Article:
Nearly 5,000 miles separate Paris, France, from Lopez Island in the state of Washington. Middle-school students from these far-flung locations worked together to research, curate and share the otherwise forgotten stories of World War I American soldiers buried abroad.
Students brought history to life for cemetery visitors with the use of an app and are inviting others to join their efforts through a crowdsourced website. The Monuments Project doesn’t just teach students about history. It challenges them to do the work of historians. In the process, students learn what it means to be engaged global citizens who can leverage technology to collaborate, research, educate and motivate others.
The backstory of the project provides valuable insights into how to design and grow global education projects. Here are a few insights from the Monuments Project team that will help teachers who want to engage their students in technology-rich global education projects.
Tom Neville is a history teacher at the American School of Paris, a project-based learning veteran and director of a nonprofit called THATClass.
He was inspired to design this project when he learned that a student’s father worked for the American Battle Monuments Commission, which maintains cemeteries abroad. In a follow-up conversation, the parent explained, “We have all these soldiers [buried] at Suresnes [a cemetery in France] whose stories aren’t told.”
Neville’s response: “That’s a perfect problem statement.” The project idea grew from there.
Initially, the Monuments Project involved only Neville’s middle school students. They were quickly engaged by the real-world task, which challenged them to develop and apply historical thinking.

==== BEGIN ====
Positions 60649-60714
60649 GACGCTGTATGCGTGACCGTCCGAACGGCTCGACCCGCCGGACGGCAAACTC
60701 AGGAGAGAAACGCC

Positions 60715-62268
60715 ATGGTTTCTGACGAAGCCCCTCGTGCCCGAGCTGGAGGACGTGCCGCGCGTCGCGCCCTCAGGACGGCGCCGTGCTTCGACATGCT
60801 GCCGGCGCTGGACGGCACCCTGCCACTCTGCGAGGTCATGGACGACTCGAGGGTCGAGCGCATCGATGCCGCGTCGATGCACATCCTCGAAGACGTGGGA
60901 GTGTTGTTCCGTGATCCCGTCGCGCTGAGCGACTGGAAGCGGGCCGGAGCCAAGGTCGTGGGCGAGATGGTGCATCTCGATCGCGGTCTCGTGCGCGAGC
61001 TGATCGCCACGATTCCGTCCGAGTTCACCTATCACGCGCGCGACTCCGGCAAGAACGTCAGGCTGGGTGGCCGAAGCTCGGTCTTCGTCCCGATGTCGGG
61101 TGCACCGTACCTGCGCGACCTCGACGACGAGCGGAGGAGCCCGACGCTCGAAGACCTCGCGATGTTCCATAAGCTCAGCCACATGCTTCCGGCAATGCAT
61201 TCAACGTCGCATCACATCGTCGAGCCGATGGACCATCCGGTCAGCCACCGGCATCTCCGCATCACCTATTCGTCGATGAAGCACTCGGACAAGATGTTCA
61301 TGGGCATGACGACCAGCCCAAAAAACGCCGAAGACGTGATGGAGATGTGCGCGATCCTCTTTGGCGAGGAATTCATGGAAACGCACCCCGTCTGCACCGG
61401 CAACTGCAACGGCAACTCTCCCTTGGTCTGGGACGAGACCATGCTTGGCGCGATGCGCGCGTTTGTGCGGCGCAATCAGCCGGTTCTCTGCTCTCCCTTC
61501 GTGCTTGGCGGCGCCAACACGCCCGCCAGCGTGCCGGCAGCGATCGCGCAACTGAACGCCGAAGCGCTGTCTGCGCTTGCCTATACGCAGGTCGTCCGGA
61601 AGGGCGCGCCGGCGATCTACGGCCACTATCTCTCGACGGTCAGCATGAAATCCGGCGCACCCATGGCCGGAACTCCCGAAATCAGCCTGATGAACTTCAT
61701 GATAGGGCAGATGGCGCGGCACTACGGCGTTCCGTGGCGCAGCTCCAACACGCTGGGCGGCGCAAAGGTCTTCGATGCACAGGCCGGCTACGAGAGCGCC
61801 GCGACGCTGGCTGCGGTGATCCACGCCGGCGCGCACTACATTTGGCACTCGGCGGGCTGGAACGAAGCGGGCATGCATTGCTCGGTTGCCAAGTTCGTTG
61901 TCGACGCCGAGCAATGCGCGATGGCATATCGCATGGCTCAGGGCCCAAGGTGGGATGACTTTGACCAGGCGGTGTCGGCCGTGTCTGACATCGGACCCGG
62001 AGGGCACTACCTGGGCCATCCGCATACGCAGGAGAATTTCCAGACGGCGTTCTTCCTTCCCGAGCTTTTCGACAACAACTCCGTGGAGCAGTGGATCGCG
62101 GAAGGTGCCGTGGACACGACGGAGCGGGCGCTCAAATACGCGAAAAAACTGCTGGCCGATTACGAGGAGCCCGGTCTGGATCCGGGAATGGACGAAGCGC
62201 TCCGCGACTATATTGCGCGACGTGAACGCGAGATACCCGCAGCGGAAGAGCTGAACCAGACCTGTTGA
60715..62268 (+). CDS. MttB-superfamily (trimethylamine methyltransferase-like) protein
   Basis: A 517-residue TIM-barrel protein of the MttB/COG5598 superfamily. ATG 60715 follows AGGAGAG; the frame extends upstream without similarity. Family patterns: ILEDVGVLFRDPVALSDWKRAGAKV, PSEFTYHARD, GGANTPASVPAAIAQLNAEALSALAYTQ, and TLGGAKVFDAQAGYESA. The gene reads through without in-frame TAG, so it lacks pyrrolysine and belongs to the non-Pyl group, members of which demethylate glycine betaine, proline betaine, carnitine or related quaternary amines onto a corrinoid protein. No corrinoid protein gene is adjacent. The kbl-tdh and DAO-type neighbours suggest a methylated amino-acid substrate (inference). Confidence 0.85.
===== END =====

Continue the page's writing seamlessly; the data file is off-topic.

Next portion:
“We start without tech,namely with Eleanor Duckworth’s critical exploration approach," Neville explained. "It forces students to patiently observe, to ground observations in specific evidence others can see, to listen to others’ observations, to identify patterns between observations, to be comfortable sharing uncertainty and simply being in a state of uncertainty, and to embrace the idea that there always might be more you didn’t notice or know.”
Technology quickly came into play, however, as students began reaching out via email and videoconferencing to archivists and curators of special collections. Being immersed in the process of history took learning to new heights. Excited students would often corner Neville in a hallway before class even began “and tell me how ‘their archivist’ got back to them.”
Neville collaborated with colleagues from his own school, including learning coach Claude Lord who supported technology integration. Her goal as a coach was to help teachers “embed technology in a seamless way so that pedagogy takes over to engage students with authentic projects that would not have been possible before.”
Once the project was underway, Neville read about a school in remote Lopez Island that was using technology to connect with the world. He reached out to social studies teacher Anthony Rovente, who was quick to see the value of a transatlantic collaboration.
The Monuments Project has continued to expand, with more schools joining from New York and West Virginia. As Neville explains, “The individuals buried in Suresnes come from almost every state. Imagine having a few [schools] from each state join. Then imagine attempting the same at other American cemeteries with international schools in other countries serving as the local liaison.”
This project meshes nicely with the Global Collaborator standard within the ISTE Standards for Students. That standard instructs students "to use digital tools to broaden their perspectives and enrich their learning by collaborating with others and working effectively in teams locally and globally."
As Neville says, "There’s no better way to get students from all over engaged in telling untold stories and developing real skills in the process.”